10. Consecutive sorts of cell lines.

We are frequently asked to do sorts, in a single session, of multiple cell lines - e.g. recombinant DNA transfected cell lines. We make every effort to make sure that subsequent cell lines are not contaminated by prior samples. We will vigorously backflush and sterilize the sample line to prevent this, however, investigators should recognize that the possibility of cross contamination cannot be eliminated. It is the investigator’s responsibility to confirm that contamination has not occurred. However, we have never had a documented case of this happening. We will require about 10 minutes between consecutive sorts to complete this process - i.e. 50 minutes for 6 cell lines. Please allow for this time in scheduling sorts like this.


11.  Using other sheath fluids.

If you have an application where cells are extremely sensitive to PBS, we can operate the instrument using special sheath fluid. We will ask you to provide the fluid and will consult with you about what is permissible. We will have to charge an additional fee to perform this service as we must setup the instrument and remove the fluid completely following the sort, especially if it contains a carbohydrate e.g. glucose, so that microbial growth in the system does not occur.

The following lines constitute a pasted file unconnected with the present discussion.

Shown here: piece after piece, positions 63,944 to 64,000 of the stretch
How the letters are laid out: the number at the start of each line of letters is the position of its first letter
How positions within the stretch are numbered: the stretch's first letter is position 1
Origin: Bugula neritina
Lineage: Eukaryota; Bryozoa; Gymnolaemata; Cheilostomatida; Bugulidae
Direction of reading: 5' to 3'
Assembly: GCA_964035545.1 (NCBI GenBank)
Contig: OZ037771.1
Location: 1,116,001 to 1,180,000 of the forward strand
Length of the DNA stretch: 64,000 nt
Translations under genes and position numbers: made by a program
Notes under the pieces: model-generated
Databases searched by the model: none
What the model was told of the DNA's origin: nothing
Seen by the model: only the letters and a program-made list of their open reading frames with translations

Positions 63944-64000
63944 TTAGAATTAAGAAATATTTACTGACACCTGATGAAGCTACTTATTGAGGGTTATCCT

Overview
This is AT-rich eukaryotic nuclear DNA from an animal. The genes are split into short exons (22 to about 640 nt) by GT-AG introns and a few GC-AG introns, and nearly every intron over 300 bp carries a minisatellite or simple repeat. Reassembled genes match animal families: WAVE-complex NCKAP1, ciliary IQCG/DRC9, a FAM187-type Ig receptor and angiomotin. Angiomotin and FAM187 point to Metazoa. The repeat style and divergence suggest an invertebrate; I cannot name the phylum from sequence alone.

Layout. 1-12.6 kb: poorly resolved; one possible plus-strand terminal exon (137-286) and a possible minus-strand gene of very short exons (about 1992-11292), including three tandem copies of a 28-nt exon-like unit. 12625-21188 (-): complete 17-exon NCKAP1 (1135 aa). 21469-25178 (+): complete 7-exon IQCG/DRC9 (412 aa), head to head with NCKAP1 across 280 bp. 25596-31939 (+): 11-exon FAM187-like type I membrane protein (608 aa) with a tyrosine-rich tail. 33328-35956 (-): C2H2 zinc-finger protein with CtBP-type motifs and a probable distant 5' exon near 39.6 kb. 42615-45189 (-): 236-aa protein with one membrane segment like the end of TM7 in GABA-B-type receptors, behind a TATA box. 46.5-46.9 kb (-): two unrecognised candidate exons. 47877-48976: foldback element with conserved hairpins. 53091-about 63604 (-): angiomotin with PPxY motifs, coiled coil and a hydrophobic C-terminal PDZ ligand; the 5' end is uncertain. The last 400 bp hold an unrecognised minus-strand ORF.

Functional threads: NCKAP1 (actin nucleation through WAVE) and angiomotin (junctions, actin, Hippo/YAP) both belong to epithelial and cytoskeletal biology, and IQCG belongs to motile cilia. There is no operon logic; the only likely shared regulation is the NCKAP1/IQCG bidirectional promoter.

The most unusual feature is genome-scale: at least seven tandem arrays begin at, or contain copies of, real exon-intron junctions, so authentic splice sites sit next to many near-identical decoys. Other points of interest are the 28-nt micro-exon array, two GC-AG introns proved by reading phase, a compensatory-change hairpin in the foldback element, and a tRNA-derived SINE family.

12.  Post sort analysis.

We recommend that whenever possible, you permit us to analyze the sorted cells to determine the effectiveness of the sort. In cases, where the yield is extremely low we may waive this. This post-sort analysis is essential data if you expect to publish the results of your sort experiment!


13.  Sorting into microwell plates.

Sorting into microwell plates for cloning or PCR analysis is frequently requested. We will work with you to optimize your system for this. All sorters can accommodate 6, 12, 24, 48, 96, and 384 well plates. When sorting cells for subsequent culture we recommend that the media you place in the well to capture the cell be buffered with a non-CO2 based buffer e.g. HEPES. If not the media will become very alkaline and this may be detrimental to your cells.



Thanks to Larry Arnold for this thorough outline and to Joan Kalnitsky for updates. For a more in-depth discussion of high speed cell sorting, see Current Protocols in Cytometry:

or linked on our website: